A medical billing and coding specialist plays an important healthcare role in facilitating this process
Even though you probably use your health insurance on a regular basis, you might not realize that there’s a profession dedicated to getting this process going after you leave your doctor. It’s called a Health Claims Specialist, and this is the first step in a chain of events that results in your doctor getting compensated for the service they provided to you.
The Harris Casel Institute offers a professional training program that provides students with the medical billing and coding skills they need to perform in this essential role. We prepare students to work in a range of environments, from doctors’ offices and hospitals to other medical facilities.
It can be helpful to have an overview of how a health claim is processed. For example, a claim that originated in a medical billing office might follow a process like this:
1. Gathering information and database entry
During a visit, the medical biller or coder makes a copy of the patient’s insurance card and enters the patient’s information into a database.
2. Insurance verification and communication
If the patient is new, or has obtained new insurance since his or her last visit, the billing and coding specialist may consult with the patient to determine whether:
- the practice accepts the patient’s form of insurance
- the patient understands the details of the coverage, and how it applies to the current visit.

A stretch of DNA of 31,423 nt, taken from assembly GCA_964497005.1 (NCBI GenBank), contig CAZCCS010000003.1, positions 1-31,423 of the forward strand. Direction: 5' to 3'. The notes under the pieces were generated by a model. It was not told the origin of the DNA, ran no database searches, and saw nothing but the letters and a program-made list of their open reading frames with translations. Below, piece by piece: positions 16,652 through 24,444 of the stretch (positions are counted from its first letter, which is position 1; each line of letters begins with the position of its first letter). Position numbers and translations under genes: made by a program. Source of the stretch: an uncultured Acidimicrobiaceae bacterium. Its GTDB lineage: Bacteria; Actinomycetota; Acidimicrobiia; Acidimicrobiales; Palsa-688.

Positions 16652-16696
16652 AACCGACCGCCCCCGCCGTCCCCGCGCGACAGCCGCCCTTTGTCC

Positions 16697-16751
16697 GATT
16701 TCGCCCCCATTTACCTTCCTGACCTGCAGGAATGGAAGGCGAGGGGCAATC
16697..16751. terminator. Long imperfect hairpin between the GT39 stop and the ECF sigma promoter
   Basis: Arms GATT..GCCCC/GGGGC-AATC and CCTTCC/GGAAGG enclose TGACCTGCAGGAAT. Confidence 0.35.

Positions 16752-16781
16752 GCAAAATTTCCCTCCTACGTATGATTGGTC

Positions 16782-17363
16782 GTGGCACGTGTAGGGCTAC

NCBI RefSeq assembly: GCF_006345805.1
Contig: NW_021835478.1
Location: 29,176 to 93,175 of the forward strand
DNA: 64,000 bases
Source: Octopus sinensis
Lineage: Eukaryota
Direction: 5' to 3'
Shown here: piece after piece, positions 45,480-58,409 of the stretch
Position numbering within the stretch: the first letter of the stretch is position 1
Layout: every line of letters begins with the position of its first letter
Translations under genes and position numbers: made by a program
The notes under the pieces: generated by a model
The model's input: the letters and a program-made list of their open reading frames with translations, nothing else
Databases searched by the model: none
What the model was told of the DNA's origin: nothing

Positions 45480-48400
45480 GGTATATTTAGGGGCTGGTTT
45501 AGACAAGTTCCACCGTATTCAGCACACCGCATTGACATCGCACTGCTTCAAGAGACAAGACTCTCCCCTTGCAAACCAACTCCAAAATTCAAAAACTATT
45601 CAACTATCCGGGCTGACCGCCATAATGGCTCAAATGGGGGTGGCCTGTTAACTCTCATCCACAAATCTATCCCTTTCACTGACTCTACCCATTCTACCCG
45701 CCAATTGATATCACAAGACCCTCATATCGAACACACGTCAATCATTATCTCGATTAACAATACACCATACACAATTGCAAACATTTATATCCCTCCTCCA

3. Recording patient services
After doctors, nurses, or other healthcare providers have seen the patient, they capture this information as part of an Electronic Health Record (EHR) system. This includes details about the examination and any diagnosis, treatment, or services performed.
4. Collecting payment from the patient
Before the patient leaves the facility, he or she will make a payment for the portion of the services that the insurance requires (called a “co-pay”). This could mean that the patient pays nothing, if the service is fully covered, or that the patient must pay for the entire cost up front, which constitutes an “out of pocket” expense. All of the fees collected at this time go directly to reimburse the medical office or practice.
5. Choosing a code
An essential step for the medical coder is to select the appropriate diagnosis and procedural codes. He or she looks at the EHR, and chooses codes from the International Classification of Diseases (ICD-10) and/or a list of procedural terminology. Accuracy here is critical, because if this determination is not precise, then the medical office will not receive the proper reimbursement from the insurance company.
6. Submitting a claim
Once the codes have been selected, and there is documentation of payments made by the patient, is it time to generate the insurance claim. The billing specialist prepares the claim and submits it, either to the insurance company, Medicare, or Medicaid. The process can vary slightly depending on which insurance the patient has.
7. Receiving payment for service
Presuming that the billing specialist has prepared the claim accurately and correctly, the insurance company will compensate the medical practice for its services. It is also the medical biller’s role to post the payment to the account of the medical practice.
8. Following up as needed
If the medical practice does not receive a payment in a timely manner, the billing specialist is charged with doing some investigation to determine why this has not occurred. In some cases this may require revising claims that might have been submitted with incorrect information.
Has learning about this process piqued your interest in medical billing and coding as a career? If so, we hope you will reach out to us to learn more. A job in this valuable profession could be in your future!
The Harris Casel Institute provides a number of professional training programs at its campus in Melbourne, FL. We invite you to learn more by visiting us online.